The National gallery is a great gallery the paintings displayed are incredible works of art. Each piece tells a story which has meaning and the deeper you look into the details in each piece the more of the story you see.
On this visit to the Gallery we had a guide who walked us through a group of paintings and discussed the use of light and how it helped the story being told. This talk was very interesting and as the guide said in the very being of the talk ‘its only after talking about a painting for a while do you really see all the details that tell the story in the painting.’ This is true. You can look at a painting and only see the image in front of you, it is only when you start to analysis the piece and really look at all the different elements that you see the deeper meaning.
Each of the paintings that we looked at on the guided tour told a story and the use of lighting within the painting helped to define the stories being portrayed. It was very interesting to look at the paintings and discuss the different elements in detail. The use of lighting in paintings from what I could see was to help illuminate and define key elements within the painting to help the viewer see the story being told.
Samson and Delilah by Peter Paul Rubens
For example the painting above lighting in the scene is coming from three obvious sources – the torches coming from the door way, the candle the old women is holding and the lantern on the left edge of the frame. Each of the different points of light help illuminate the image in a different way. The use of light in this painting plays a very big part in the overall outcome of the whole piece. Each of the key lighting sources that can be seen in the paint shine light on key elements of the story being told.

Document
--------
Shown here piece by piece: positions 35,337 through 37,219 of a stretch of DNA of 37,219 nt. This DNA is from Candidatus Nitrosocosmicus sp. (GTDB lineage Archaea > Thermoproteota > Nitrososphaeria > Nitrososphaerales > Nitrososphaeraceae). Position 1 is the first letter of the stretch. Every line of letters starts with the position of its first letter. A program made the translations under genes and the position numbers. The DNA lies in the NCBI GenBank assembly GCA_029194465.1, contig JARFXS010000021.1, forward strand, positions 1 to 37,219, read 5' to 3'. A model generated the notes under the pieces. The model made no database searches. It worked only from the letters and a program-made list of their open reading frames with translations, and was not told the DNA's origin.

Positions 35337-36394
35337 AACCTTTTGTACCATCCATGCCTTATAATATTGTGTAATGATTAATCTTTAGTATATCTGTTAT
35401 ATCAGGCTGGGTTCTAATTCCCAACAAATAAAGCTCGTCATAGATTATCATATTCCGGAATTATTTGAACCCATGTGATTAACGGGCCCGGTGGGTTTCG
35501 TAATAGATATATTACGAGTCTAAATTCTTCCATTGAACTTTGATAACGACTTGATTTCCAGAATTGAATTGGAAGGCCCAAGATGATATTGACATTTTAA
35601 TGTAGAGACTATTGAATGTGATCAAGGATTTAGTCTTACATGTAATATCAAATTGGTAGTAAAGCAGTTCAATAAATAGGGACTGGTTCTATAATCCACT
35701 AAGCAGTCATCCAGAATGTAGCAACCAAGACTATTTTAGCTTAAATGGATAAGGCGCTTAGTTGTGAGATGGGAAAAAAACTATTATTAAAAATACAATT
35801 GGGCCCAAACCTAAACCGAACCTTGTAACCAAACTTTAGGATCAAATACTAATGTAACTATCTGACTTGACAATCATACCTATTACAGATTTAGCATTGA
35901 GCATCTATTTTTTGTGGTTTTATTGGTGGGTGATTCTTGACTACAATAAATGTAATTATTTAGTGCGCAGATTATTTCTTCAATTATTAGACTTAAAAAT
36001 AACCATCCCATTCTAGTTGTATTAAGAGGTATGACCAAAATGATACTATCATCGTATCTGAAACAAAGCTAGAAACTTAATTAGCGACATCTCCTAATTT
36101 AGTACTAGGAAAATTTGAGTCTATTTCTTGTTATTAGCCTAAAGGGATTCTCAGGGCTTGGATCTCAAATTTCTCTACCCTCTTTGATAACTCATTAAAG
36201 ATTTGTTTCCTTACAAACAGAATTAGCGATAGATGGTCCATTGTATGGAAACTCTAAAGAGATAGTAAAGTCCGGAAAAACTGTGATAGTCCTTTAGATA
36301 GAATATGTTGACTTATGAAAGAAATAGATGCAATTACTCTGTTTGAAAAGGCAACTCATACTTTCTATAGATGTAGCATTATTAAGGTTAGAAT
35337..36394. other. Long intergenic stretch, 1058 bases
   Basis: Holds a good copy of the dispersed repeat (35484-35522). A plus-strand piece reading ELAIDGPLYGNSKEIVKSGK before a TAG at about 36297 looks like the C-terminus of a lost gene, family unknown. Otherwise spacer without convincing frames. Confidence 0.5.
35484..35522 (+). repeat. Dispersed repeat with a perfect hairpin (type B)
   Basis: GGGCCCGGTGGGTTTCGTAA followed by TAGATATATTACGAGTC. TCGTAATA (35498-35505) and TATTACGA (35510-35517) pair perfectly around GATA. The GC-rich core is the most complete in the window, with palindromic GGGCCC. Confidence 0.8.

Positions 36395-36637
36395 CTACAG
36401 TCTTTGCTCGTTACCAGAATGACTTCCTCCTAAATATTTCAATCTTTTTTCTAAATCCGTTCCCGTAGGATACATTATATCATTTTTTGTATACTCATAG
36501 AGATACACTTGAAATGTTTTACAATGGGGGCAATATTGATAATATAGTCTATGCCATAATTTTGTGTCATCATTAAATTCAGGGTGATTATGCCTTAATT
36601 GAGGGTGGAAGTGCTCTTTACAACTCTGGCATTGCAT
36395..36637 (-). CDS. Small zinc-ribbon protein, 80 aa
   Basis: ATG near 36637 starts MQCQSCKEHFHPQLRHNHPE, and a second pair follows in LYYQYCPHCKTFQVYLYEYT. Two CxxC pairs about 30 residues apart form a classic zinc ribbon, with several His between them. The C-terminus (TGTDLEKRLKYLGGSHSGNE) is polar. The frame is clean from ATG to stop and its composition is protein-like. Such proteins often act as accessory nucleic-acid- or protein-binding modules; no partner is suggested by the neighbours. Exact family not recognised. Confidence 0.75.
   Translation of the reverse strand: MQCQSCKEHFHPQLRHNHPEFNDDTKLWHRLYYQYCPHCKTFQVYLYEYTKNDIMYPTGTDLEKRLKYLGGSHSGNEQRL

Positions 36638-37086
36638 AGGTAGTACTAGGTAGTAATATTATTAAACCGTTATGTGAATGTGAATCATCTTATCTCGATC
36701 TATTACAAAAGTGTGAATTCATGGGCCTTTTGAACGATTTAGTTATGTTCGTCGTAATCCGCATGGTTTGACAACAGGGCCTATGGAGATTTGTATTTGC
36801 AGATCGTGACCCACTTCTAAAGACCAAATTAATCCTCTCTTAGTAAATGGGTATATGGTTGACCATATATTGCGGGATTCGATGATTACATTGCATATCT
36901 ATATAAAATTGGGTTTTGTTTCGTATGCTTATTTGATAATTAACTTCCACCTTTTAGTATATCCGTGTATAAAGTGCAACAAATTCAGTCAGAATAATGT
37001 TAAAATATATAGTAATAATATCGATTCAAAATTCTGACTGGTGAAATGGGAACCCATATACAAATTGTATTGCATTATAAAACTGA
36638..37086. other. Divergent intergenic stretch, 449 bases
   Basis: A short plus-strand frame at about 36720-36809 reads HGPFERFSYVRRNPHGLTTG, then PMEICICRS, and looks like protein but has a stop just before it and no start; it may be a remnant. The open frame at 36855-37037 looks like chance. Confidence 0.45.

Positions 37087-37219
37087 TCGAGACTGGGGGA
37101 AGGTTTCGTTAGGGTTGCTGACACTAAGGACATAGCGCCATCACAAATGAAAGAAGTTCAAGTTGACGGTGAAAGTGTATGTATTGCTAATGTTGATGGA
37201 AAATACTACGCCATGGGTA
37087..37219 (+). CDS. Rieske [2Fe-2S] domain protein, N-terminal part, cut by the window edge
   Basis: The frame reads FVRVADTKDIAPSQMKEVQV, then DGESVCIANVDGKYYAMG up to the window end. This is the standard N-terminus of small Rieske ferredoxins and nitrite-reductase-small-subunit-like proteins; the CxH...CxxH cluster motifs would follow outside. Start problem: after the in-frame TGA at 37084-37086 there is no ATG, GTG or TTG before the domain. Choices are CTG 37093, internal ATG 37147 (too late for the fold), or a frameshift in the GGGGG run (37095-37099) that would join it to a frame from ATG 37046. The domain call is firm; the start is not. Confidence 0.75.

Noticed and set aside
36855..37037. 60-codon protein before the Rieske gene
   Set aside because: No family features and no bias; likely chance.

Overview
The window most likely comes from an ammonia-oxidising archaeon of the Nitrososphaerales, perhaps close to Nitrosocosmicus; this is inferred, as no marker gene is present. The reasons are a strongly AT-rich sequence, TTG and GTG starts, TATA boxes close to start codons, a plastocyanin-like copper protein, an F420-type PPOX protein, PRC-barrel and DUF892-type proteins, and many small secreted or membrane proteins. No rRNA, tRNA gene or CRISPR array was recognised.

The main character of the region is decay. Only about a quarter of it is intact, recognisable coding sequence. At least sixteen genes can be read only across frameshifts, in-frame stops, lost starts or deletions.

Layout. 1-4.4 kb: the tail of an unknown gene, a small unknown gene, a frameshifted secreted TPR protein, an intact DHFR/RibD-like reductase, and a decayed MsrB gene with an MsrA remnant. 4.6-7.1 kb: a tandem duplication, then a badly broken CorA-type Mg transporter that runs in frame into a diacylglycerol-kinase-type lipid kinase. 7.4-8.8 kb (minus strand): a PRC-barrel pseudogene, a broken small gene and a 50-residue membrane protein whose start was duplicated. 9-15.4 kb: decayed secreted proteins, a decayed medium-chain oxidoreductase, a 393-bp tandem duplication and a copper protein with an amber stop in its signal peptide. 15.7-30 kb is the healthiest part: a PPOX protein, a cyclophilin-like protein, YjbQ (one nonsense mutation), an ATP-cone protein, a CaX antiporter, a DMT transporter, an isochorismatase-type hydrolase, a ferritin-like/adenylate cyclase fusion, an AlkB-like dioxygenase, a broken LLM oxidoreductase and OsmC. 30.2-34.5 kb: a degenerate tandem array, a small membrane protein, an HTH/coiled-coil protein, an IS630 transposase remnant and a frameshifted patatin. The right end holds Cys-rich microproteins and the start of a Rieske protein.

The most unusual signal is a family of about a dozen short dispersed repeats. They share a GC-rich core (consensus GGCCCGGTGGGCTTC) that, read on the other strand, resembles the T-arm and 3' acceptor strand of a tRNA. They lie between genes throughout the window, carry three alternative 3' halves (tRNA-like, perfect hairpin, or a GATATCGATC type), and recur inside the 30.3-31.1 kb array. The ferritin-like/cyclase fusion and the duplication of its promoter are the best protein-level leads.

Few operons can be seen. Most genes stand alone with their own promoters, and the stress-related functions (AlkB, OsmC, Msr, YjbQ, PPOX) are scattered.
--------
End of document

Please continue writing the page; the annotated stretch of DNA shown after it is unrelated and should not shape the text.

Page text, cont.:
the story being told in the painting is:
‘Samson, the Jewish hero, fell in love with Delilah. She was bribed by the Philistines, and discovered that his strength came from his hair which had never been cut. While he was asleep it was cut, Samson was drained of his strength and the Philistines were able to capture him. (Old Testament, Judges 16: 17-20). Rubens depicts a candlelit interior; the Philistines wait at the door, one of their number cuts Samson’s hair, while an elderly woman provides extra light. In a niche behind is a statue of the goddess of love, Venus, with Cupid – a reference to the cause of Samson’s fate.’ – National gallery
little details in the painting help portray some of the emotions linked with the story. for example the way Delilah has her hand placed on Samson’s shoulder could be seen as her feeling regretful over what she was doing to the man she potentially loved. How every it could also be read that she is keeping her hand on his shoulder to keep him still while his strength is being cut away from him.
Joseph Mallord William Turner (1775-1851)
Rain, Steam and Speed – The Great Western Railway, 1844 ‘A steam engine advances across a bridge in the rain. In front of the train, a hare runs for cover. The scene has been identified as the railway bridge over the Thames at Maidenhead. The picture demonstrates Turner’s ability to capture atmospheric
effects in paint.’
Description from the National Gallery
Another painting that I liked from the National gallery was the painting above. I found it interesting as at first glance it looks like an abstract painting using mainly bright/white clouds. But after looking closer and discussion into the piece I could see a train seeing towards the bottom right hand corner. The further you look into the different elements of the painting the more you see. With this painting you see the contrast of new and old, fast and slow. When Joseph Mallord William Turner created this paint the great British railway was a new technology only just being explored and developed. This painting shows the contrast in Technology and how with this development the pace of the world was being to speed up.
This visit to the gallery defiantly opened my eyes to the use of light and how it can create depth in a painting. I can see why many in the film and TV industry go to galleries for inspirations, directors, designers alike. Films and TV programmes in my opinion are each a work of art, all the scenes are planed, designed and framed to create a specific emotion mood or feel for the story being told. Paintings and photographs can be a very useful references when trying to create a particular style for a film, they can also help explain to others the look that you have in mind and help them understand your wave length and process better.
When ever I go to a gallery I always buy postcards of some of my favourite piece of art that I see, while at the gallery. In the photo below are the postcards that I bought on this visit to the National gallery.
Link to The National Gallery website:
Opening times: Link to directions on google maps: